Resources for new professors

Summer vacations are over, and in the U.S. it is back-to-school time — with children in classrooms, professors preparing their classes, and college students starting the new semester. This week is my first week of class for the new semester. This is also the time when numerous assistant professors are beginning new positions. Below is a range of websites that offer resources for managing a new position, developing one’s research agenda, writing, and teaching. Some are subscription-based (you might check if your institution has a subscription), whereas others provide free resources in addition to subscriptions. 

The following websites provide information and resources for faculty development.

Preparing Future Faculty

The Professor is In

The Professor is in provides advice on applying for an academic job, as well as the academic career

Tomorrow’s Professor

Tomorrow’s Professor archives Richard Reis’ (Stanford University) advice on life and work in higher education.

National Center for Faculty Development & Diversity

 

Some institutions have specific resources developed to support new faculty. For example, here are:

Tips for new faculty at the University of North Carolina

Vitae

Vitae is a UK-based website providing resources for researchers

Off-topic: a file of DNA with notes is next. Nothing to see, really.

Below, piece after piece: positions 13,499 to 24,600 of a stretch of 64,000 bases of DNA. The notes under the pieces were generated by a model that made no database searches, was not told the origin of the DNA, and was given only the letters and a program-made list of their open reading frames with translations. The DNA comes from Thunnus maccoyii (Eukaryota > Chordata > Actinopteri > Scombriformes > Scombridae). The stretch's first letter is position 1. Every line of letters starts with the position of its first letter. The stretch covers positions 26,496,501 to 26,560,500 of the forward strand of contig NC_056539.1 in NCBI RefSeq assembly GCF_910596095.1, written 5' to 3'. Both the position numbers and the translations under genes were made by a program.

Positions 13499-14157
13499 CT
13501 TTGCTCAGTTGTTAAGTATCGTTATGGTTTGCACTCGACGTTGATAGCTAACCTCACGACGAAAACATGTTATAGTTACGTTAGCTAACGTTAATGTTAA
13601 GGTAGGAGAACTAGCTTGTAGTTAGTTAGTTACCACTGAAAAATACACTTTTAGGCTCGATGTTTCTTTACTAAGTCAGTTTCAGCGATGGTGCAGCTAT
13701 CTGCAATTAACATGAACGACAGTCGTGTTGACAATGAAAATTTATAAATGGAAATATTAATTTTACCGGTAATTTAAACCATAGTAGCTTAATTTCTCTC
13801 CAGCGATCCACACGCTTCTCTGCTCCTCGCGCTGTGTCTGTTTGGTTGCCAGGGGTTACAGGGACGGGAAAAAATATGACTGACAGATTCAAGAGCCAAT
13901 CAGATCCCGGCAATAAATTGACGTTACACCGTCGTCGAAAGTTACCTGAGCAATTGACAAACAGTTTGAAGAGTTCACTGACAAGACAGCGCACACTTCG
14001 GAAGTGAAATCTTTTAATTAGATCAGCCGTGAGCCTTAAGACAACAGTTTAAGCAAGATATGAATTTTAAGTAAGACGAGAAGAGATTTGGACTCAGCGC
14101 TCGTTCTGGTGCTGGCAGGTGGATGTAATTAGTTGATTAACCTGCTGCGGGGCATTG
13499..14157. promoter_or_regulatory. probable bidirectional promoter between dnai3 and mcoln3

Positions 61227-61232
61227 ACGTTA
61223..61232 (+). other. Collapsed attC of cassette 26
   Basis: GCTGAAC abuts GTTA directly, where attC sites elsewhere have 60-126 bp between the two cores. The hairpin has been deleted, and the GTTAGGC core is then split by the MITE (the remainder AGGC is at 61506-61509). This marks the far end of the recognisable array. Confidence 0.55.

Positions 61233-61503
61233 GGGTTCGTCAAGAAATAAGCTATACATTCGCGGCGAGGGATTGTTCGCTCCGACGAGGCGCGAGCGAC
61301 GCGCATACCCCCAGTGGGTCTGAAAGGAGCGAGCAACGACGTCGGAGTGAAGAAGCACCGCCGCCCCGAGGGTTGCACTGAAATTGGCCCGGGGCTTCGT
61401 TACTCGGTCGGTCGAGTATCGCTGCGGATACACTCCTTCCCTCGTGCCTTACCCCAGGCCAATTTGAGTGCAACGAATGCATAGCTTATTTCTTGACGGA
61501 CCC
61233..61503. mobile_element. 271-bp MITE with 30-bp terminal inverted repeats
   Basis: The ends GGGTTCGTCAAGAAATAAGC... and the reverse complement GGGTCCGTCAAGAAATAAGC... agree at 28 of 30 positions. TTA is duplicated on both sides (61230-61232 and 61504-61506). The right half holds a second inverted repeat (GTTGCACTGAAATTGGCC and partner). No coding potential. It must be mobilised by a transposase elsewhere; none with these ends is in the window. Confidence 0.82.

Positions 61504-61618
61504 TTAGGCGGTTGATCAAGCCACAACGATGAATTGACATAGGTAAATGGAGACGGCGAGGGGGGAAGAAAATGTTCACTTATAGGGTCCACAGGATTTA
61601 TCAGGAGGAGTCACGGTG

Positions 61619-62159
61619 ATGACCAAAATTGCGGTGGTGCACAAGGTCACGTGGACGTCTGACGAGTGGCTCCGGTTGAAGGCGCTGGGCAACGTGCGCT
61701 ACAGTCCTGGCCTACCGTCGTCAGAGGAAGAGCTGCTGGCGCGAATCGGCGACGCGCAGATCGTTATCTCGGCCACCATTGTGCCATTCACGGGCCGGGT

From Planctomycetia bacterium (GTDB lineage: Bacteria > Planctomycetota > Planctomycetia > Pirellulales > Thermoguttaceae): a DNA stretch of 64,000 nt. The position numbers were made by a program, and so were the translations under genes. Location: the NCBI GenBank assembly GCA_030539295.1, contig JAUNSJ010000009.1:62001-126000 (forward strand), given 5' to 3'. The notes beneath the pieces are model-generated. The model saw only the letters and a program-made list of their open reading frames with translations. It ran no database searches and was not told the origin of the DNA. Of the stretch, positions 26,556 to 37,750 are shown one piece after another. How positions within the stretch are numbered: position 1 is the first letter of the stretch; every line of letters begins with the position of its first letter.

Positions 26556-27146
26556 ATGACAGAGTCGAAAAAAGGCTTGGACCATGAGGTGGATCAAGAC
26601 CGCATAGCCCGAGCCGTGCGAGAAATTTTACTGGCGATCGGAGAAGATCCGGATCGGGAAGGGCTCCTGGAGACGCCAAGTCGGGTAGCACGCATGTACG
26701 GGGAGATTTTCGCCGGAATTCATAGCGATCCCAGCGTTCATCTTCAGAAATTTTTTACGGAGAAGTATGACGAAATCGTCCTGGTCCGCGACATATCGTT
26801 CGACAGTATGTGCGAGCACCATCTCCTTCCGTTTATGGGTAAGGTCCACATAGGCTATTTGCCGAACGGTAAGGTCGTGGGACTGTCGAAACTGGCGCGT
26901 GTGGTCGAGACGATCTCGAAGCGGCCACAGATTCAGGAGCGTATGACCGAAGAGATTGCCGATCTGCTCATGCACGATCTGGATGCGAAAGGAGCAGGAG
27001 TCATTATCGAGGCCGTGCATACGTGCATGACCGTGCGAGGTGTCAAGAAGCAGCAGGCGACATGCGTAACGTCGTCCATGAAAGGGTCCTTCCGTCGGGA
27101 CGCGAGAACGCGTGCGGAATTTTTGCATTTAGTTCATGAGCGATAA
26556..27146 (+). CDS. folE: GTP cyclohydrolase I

There are numerous sites that provide instructional resources on writing, as well as tips on developing one’s writing. Here are two:

Online Writing Lab at Purdue University

 

Academic Ladder

Academic Ladder is a consultancy to assist with writing which provides subscription-based writing club. Free resources are available as well.

Faculty Focus

Faculty Focus is a free newsletter that publishes articles on college teaching and is affiliated with The Teaching Professor (published by Magna Publications).

And of course, there are also books to read. Here are two that provide useful information for new professors navigating their first position.

Boice, R. (1992). The new faculty member: Supporting and fostering professional development (1st ed.. ed.). San Francisco: Jossey-Bass.

Boice, R. (2000). Advice for new faculty members: Nihil nimus. Boston: Allyn and Bacon.

Boice (2000) advocates the “Nihil Nimus” approach for new faculty members (i.e., “nothing in excess”). What this means is: making a moderate effort in teaching, writing in mindful ways, and socializing and serving with compassion. You can read more details in Boice’s book.

All the best to anyone out there who is starting a new position. Have a great year!

Kathy Roulston 

 

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